The next morning, I spent in the Jewish Quarter, walking through all the museums. There are about 7 historically preserved parts of this neighborhood, and for me the most incredible/intense/thought-provoking is the Pinkas Synagogue, where almost every inch of the wall space is filled with names of Czech victims of the Holocaust. I was visiting this museum about a day after reading about the Texas law requiring schools to teach multiple sides of every subject, including the Holocaust. On the previous day’s tour, I had also learned about the Old Jewish Cemetery. Unlike in Christian tradition, it is apparently not tradition to have graveyards close to places of worship. Due to the fact that the Jews were restricted to the small area of the Jewish Quarter, the cemetery’s proximity to several surrounding synagogues is actually not by intention. In addition, when the land was full, they were denied new land for a new cemetery, so they had to keep building up. I believe there are something like 12 layers before the last person was buried in the cemetery, so it sits much higher than street level (which has already been raised over the years due to flooding). The cemetery packed with tombstones (each was removed and replaced after the new layer of dirt was added). I did not take many photos, wanting to respect the places that I was visiting.
In the evening, I attended a classical music concert (getting an extremely good deal on last-minute VIP tickets) that was in one of the churches of the Klementinum, which had a 6 piece string orchestra, a soprano, and sometimes the organ as well. It was a digest of well-known classical pieces including some Mozart, Dvorak, and Vivaldi, but the acoustics were amazing and I thoroughly enjoyed it.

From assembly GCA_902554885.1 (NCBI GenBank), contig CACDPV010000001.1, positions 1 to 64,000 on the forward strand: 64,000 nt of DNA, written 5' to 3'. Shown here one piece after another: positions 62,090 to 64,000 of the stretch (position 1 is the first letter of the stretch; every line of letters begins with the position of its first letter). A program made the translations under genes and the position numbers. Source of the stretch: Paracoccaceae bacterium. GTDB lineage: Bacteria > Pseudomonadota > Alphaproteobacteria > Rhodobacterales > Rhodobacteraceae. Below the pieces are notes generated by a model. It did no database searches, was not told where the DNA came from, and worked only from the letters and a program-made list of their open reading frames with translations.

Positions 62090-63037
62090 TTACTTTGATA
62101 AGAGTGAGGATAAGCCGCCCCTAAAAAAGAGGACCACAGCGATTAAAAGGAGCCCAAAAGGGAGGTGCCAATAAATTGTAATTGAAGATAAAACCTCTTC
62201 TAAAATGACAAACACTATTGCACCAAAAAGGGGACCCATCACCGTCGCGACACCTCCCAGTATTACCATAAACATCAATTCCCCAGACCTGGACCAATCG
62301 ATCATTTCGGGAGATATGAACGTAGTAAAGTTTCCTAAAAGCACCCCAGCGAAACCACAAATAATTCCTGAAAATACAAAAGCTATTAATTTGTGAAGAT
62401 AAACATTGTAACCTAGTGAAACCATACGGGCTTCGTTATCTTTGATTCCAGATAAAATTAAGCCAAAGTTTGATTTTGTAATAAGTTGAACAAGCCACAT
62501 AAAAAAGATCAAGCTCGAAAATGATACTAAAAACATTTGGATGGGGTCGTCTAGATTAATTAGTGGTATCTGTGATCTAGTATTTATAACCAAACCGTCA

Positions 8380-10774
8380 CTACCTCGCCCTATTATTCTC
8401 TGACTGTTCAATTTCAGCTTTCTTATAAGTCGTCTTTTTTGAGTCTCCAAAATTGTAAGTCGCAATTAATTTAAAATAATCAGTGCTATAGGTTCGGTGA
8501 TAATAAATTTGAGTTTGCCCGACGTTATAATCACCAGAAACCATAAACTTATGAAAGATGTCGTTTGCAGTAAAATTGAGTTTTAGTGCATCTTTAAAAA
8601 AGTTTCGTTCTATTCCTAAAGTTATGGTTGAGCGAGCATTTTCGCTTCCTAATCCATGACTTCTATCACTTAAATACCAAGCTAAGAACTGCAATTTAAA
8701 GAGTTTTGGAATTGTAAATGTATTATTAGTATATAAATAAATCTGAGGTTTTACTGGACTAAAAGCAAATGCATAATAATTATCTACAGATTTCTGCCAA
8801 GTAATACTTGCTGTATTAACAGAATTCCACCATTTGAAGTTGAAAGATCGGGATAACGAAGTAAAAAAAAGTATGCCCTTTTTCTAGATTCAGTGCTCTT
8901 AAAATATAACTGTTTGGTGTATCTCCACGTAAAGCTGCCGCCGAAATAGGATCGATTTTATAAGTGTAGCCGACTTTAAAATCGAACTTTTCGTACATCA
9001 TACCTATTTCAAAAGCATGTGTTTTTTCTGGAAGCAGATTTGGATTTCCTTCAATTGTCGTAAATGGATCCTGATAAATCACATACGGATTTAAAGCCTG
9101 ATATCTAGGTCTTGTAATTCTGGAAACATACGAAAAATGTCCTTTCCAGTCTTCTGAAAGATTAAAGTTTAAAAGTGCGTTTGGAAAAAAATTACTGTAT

Over the next few days, I explored more of the City including walking over the Charles Bridge, visiting the Museum of Communism, and the Mucha Museum.
On Saturday, David and I were finally able to spend the day together, so we had arranged a private tour with my guide from Monday. We met her at a farmer’s market on the river and walked through Old Town, New Town, over the river and up to Letna Park, and through the Prague Castle. In New Town, we learned about Operation Anthropoid, a mission carried out by Czech paratroopers with the goal of assassinating Reinhart Heidrich, Hitler’s #2. The story is fascinating and there is a memorial at Cathedral of Saints Cyril and Methodius to the paratroopers, all of whom lost their lives in the mission. Around the city there are also memorials on various houses where former residents hid the paratroopers as part of the mission (I saw some on my Monday tour). We also stopped at the public library that has an amazing chimney of books in the lobby. Apparently this was known only to locals until a year or so ago when some pictures of it went viral on instagram and now it is always busy with tourists!
In the Prague Castle, we learned about the history of the cathedral that was actually only completed in recent times. Inside we saw the amazing stained glass windows, where you can see that they were funded by such modern institutions as a bank and an insurance agency. The latter in particular is hilarious as it depicts various natural disasters like storms and flooding.
We finished off our trip with a return to Divinis to sample their full menu – again delicious. After another long day of travel, we arrived back to the boat in Alton along with my parents who flew in from Seattle to join us for a week on the inland rivers.